Appendicities by Vaibhav wavhal
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Appendicities by Vaibhav wavhal

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appendicitis is one of the commonest surgical disorder. the main etiology of appendictis is .......................

appendicitis is one of the commonest surgical disorder. the main etiology of appendictis is .......................

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Appendicities by Vaibhav wavhal Appendicities by Vaibhav wavhal Presentation Transcript

  • Appendicitis
    By Dr.VaibhavWavhal,
    JRII, ShalyaTantra
  • contents
    Introduction
    History
    Basics of Appendix
    Incidence
    Pathophysiology
    Aetiology
    Symptoms & signs
    Differential diagnosis
    Investigations
  • introduction
    Appendicitis remains one of the most
    common acute surgical diseases.
    The incidence of acute appendicitis
    roughly parallels that of lymphoid
    development, with the peak incidence
    in early adulthood.
    Appendicitis occurs more frequently in males
    especially at the time of puberty. With an overall
    ratio of 1.3:1 in the year 2001.
    View slide
  • Appendicitis
    The term appendicitis consist of 2 terms-
    Appendix+ itis :- impliesinflammationof appendix
    Appendage:- something attached to something large
    View slide
  • history
    In 1500, Alchemist-
    used the term Perityphilitis for inflammation arroundcaecum
    In 1736, Claudius-
    1stappendicectomy in 11 yr boy with scrotal hernia, within scrotum he found appendix perforated by pin.
    In 1886, Reginald Fitz
    coined the term appendicitis and recommended early surgical treatment of the disease.
  • History…………
    In 1889, Chester McBurney
    described characteristic migratory pain as well as localization of the pain at McBurny`s point. And also described it`s surgical management.
    The mortality rate from appendicitis decreased with the widespread use of broad-spectrum antibiotics in the 1940s.
    Laparoscopic appendectomy was first reported by the gynaecologist Kurt Semm in 1982 but has only gained widespread acceptance in recent years.
  • EMBRYOLOGY
    The appendix, ileum, and ascending colon are all derived from the midgut.
    The appendix first appears at the 8th week of IUL.
  • ANATOMY
    Site- Rtilliacfossa
    Posteromedial to caecum
    2.5 cm below ileocaecal valve
    Base of appendix- surface anatomy @ Mcburney`s point.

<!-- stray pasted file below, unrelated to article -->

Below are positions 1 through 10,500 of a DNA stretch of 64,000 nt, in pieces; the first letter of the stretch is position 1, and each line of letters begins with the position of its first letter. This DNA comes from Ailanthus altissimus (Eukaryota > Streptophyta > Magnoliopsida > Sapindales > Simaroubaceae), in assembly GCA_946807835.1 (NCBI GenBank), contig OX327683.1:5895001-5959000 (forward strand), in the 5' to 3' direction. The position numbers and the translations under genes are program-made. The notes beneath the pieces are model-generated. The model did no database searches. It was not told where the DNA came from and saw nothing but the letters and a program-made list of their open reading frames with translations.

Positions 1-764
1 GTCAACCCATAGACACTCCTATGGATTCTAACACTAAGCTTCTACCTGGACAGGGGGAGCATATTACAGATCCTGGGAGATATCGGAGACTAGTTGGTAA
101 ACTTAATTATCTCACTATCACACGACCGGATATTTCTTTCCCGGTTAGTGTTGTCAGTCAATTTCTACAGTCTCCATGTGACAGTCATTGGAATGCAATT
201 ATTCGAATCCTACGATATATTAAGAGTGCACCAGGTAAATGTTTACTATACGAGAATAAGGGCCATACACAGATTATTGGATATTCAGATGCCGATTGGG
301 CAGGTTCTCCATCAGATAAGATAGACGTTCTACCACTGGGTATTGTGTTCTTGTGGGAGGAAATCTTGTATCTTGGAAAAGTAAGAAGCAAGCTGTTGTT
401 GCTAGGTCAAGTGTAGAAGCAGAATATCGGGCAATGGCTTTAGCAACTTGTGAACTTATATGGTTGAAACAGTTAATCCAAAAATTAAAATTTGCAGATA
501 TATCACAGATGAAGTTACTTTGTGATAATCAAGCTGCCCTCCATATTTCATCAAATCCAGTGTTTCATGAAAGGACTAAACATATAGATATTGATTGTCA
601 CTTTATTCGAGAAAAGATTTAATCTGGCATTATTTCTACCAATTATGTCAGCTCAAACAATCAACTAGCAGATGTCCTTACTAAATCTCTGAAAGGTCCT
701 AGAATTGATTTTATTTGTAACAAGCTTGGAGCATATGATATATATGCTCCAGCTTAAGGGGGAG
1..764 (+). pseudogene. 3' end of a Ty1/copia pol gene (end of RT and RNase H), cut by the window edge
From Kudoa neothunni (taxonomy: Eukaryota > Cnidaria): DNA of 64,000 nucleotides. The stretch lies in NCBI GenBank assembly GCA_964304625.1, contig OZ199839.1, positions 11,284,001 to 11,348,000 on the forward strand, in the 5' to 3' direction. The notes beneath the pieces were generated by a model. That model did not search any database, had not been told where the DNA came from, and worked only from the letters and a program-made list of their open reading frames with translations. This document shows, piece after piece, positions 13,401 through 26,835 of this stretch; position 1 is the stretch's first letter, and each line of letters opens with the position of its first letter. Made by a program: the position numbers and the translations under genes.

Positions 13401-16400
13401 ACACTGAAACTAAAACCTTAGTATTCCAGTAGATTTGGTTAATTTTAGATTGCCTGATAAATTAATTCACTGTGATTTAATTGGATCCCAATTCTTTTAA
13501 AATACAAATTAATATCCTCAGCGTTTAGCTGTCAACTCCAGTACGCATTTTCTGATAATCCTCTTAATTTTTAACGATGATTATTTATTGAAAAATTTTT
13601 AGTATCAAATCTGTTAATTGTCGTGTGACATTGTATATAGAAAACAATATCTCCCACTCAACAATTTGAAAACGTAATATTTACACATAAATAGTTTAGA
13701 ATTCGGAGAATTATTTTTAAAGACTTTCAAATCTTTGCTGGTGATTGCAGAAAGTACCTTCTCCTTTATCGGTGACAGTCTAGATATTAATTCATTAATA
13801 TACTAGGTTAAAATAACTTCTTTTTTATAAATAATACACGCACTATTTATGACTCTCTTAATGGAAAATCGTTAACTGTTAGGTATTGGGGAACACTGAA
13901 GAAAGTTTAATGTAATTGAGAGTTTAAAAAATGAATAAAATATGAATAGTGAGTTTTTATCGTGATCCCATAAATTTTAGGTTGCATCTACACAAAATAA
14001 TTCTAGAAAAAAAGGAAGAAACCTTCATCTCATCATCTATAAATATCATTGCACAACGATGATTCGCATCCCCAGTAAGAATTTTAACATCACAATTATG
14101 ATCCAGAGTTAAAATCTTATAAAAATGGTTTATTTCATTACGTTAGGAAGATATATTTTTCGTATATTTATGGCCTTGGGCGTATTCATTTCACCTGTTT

length-2 to 20 cm and the average length is 9 cm in adults.
  • ANATOMY…………
    The base of the appendix is located at the convergence of the taeniae along the inferior aspect of the caecum, and this anatomic relationship facilitates identification of the appendix at operation.
    The three taenia coli converge at the junction of the caecum with the appendix.
  • ANATOMY…………
    The tip of the appendix may lie in a variety of locations.
    The most common location is retrocaecal but within the peritoneal cavity.
    It is pelvic in 30% cases.
    Other positions are subcaecal,
    preileal, postileal and paracaecal.
  • ANATOMY…………
    Arterial Supply:
    The appendiceal artery,
    a branch of the ileocolic artery,
    supplies the appendix. It is
    an end artery.
    Acc. Appendicular A.-
    supplies base of appendix
  • appendix
    Histology
    Appendix containsthat goblet cells, which produce mucus, are scattered throughout the mucosa.
    Layers- Serosa, muscle coat, submucosa
    Muscular layer shows pecularity of gap in between them, hence immediate spread of infection into peritonium
    The submucosa contains lymphoid follicles(abdominal tonsils), few @ birth. Increases to peak of 200 & more at the age of 14-20 years. And then reduces with age.
  • Functions:
    For many years, the appendix was erroneously viewed as a vestigial organ with no known function.
    It is now well recognized that the appendix is an immunologic organ which actively participates in the secretion of immunoglobulins, particularly IgA. Though the appendix is an integral component of the gut-associated lymphoid tissue (GALT) system.
  • incidence
    Age-75% in younger population
    Sex- frequency 0.3% more in males
    Geographic- more in western countries
    Social status- more in rich people
    Diet- more in meat eating peoples
  • Appendicitis- pathophysiology
    Mainly 2 causes:- obstructive(75%)
    catarrhal
    catarrhal-
    source- flora bacteria, most commonly
    aerobic E.Coli(94%)
    mucosal & submucosal inflammation
    intraluminalswelling & altered serosa
    diffuse peritonitis
    Fate- suppuration, gangrene, fibrosis, resolution
  • Obstructive-
    Causes- fecalith, gall stones, worms(tapeworms), food debris